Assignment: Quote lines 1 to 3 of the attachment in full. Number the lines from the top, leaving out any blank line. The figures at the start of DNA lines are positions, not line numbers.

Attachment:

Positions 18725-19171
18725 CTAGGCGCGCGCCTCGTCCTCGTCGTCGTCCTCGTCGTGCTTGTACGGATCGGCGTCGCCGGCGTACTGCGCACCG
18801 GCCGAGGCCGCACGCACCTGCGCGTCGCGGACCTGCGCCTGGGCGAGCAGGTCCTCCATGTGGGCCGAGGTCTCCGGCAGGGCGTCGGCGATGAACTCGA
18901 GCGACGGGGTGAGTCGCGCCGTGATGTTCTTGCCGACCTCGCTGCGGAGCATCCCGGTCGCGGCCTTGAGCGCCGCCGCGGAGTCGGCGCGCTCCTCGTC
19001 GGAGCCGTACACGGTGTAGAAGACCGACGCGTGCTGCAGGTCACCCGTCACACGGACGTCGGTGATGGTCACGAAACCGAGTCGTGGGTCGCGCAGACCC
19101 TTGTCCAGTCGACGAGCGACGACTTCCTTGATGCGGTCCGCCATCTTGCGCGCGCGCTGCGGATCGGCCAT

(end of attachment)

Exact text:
Positions 18725-19171
18725 CTAGGCGCGCGCCTCGTCCTCGTCGTCGTCCTCGTCGTGCTTGTACGGATCGGCGTCGCCGGCGTACTGCGCACCG
18801 GCCGAGGCCGCACGCACCTGCGCGTCGCGGACCTGCGCCTGGGCGAGCAGGTCCTCCATGTGGGCCGAGGTCTCCGGCAGGGCGTCGGCGATGAACTCGA